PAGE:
It's painful for me to see President Joe Biden talking about what's happening in Ukraine.
His tough talk about Russian President Vladimir Putin committing war crimes, along with waves of economic sanctions, seems to have the effect of an angry parent taking away a teenager's monthly allowance. His actions have done nothing to slow down the bombings and killings in Ukraine.
What's missing to me is a show of strength - the kind displayed decades ago by Ronald Reagan in bringing down the Soviet empire. Biden could get Putin's attention by pushing for Ukraine's membership into the North Atlantic Treaty Organization - and dare the Russian thug to take one more inch of Ukraine. But, no, Biden doesn't want to offend the Russian president. Instead, our president has given the Soviets an outline of what he won't do - which includes not pushing for NATO membership for Ukraine.
Well … I'm just an old guy who writes political columns. But U.S. Sen. Jim Risch, the ranking member of the Senate Foreign Relations Committee, has plenty of expertise in foreign policy and can talk about the Ukraine crisis from almost every angle. He, too, thinks that Biden has not done a good job overall standing up to Putin.
As Risch told me, "There's only one thing that Putin respects, and that's strength. The main thing he is most disrespectful of is weakness. If you show weakness, he will come after you like a shark to a bleeding dolphin."
Risch gives the president more credit for his recent statements and actions but says they should have come sooner. "They are trying to make up for that to a degree, it has been like somebody wanting to jump in a pool, but couldn't make up his mind about putting a toe in the water for backing away. It's incredibly frustrating."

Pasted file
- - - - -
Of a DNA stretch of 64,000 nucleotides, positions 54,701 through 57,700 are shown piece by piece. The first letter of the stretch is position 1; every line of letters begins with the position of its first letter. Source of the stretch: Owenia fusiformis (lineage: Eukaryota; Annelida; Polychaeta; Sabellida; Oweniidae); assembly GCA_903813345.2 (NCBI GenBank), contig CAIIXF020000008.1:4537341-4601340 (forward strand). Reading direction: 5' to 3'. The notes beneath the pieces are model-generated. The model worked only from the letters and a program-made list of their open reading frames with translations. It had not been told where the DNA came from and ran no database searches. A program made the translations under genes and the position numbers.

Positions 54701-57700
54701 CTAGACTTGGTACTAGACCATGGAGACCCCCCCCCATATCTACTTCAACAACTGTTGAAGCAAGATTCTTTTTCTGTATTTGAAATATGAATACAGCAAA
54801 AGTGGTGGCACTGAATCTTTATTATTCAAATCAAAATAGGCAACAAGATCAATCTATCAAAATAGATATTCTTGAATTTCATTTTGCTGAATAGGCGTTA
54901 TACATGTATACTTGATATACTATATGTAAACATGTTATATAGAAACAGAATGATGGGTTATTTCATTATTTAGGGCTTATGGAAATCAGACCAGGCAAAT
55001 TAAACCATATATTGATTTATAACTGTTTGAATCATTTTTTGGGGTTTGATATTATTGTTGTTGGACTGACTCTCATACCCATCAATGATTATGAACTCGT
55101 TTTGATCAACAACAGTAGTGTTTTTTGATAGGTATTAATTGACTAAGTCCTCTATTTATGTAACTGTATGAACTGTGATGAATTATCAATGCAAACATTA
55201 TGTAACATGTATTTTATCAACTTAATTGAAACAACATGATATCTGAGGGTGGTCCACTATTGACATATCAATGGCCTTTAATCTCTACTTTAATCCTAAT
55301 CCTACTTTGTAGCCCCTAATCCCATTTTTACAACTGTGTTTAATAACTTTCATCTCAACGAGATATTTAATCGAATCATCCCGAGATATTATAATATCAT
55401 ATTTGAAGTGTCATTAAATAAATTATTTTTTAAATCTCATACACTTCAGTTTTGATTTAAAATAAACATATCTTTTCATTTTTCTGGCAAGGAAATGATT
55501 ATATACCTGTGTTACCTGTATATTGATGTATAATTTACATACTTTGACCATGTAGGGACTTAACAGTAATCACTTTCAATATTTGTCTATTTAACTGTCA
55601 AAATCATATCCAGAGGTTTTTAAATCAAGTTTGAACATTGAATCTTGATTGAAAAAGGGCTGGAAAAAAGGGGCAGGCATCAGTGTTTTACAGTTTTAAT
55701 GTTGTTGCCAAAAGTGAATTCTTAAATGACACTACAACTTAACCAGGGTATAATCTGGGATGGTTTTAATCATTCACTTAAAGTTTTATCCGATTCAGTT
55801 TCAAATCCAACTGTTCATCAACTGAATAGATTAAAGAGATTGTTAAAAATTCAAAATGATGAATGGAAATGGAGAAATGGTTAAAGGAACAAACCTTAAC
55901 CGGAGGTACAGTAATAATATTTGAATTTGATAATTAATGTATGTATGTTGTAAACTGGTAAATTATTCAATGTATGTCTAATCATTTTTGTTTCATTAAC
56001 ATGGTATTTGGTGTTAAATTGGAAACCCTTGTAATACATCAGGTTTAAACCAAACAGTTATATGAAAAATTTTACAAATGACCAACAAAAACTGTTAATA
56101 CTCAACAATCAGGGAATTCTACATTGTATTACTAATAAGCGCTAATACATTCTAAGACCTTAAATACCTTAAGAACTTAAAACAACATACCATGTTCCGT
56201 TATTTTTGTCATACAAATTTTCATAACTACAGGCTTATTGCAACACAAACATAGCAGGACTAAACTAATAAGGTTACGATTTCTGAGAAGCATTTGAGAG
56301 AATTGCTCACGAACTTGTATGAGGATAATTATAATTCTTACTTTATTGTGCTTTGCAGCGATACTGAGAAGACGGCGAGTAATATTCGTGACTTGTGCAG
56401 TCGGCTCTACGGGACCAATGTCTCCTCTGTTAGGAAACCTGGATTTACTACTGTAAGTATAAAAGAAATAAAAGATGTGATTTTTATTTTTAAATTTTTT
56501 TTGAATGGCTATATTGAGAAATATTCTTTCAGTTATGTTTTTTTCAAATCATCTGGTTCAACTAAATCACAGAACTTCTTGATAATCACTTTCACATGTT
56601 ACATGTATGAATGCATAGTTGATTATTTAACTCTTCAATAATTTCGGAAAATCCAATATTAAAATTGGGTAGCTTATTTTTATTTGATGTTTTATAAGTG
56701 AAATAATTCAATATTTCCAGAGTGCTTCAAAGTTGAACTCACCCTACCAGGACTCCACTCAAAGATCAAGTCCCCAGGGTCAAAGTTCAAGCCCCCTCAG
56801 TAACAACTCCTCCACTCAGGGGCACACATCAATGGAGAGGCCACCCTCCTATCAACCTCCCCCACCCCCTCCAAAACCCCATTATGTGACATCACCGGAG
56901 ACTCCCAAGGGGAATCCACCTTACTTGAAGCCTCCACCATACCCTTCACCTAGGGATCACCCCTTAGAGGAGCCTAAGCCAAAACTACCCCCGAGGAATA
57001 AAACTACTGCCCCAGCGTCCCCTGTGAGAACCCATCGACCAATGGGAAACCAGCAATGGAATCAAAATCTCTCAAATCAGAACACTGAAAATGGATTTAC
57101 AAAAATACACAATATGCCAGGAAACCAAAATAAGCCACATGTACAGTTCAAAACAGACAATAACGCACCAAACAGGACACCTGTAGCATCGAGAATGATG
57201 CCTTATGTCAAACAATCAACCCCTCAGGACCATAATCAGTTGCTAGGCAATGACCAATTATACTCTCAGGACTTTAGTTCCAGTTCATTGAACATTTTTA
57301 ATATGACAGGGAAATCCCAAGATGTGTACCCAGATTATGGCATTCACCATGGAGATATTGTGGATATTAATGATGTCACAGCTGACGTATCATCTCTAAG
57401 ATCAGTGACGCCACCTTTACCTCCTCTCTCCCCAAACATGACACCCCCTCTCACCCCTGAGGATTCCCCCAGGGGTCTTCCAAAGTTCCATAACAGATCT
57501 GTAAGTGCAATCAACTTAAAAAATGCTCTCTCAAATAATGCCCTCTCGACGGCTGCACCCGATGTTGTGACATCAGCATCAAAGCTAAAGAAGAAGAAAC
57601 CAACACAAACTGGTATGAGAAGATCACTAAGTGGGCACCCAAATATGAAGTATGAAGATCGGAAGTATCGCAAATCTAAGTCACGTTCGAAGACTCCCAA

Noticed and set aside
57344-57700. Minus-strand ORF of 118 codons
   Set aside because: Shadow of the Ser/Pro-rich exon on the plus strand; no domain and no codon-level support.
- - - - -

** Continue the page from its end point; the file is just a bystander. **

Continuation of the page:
Risch is not shooting from the hip. He has talked with President Volodymyr Zelenskyy and various diplomats and NATO allies. Risch has hashed out the issue with colleagues on the Foreign Relations Committee, where he sees a bipartisan commitment to resolve the crisis. Members have different ideas and approaches, but not on a party-line basis.
"I have a pretty good handle on this, and the only one that is happy with what's coming out of the White House is the White House," Risch says. "(The president) needs to ratchet up the rhetoric, with a blend of good old-fashioned strategic ambiguity. Make Putin wonder what we are going to do. Don't telegraph what we are not going to do."
And keep a sharp eye on other potential trouble spots, such as China, North Korea, Iran and Cuba.
"Regardless of the country you're talking about," Risch says, "if they see that we will stand by with our hands in our pocket while they decide to take over another country, that's something that will go on and on."
Of course, there's no telling how long the conflict will continue or how it will end, but the senator thinks the economic sanctions are working without sending American troops to fight the battle. Americans would be widely opposed to having boots on the ground, he says, "and secondly, with our technology, we don't need to do that in order to engage."
One immediate impact in Idaho, and across the nation, is that people are feeling the pain at the gas pump. But Risch says that Idahoans should appreciate the plight of the Ukrainians.
"These people are going through exactly what we went through in 1776. They want their freedom. They want to govern themselves. They want to be a democracy and they want a rule of law. Those are our kind of people," Risch said.
"This war is not just about Ukraine. The fight in Ukraine is a strategic challenge with long-term implications for the free world," he said. "Ukraine is the opening move to tip the balance of power toward Russia and China to dominate the world for the next century or more. For the sake of our country, and the sake of the free world, the administration needs to get serious about supporting Ukraine with war-fighting materials so we can prevent a more sweeping conflict from coming to our shores."
The stakes that Risch outlines are about as high as they can go.
ctmalloy@outlook. Chuck Malloy is a longtime Idaho journalist and columnist. He may be reached at firstname.lastname@example.org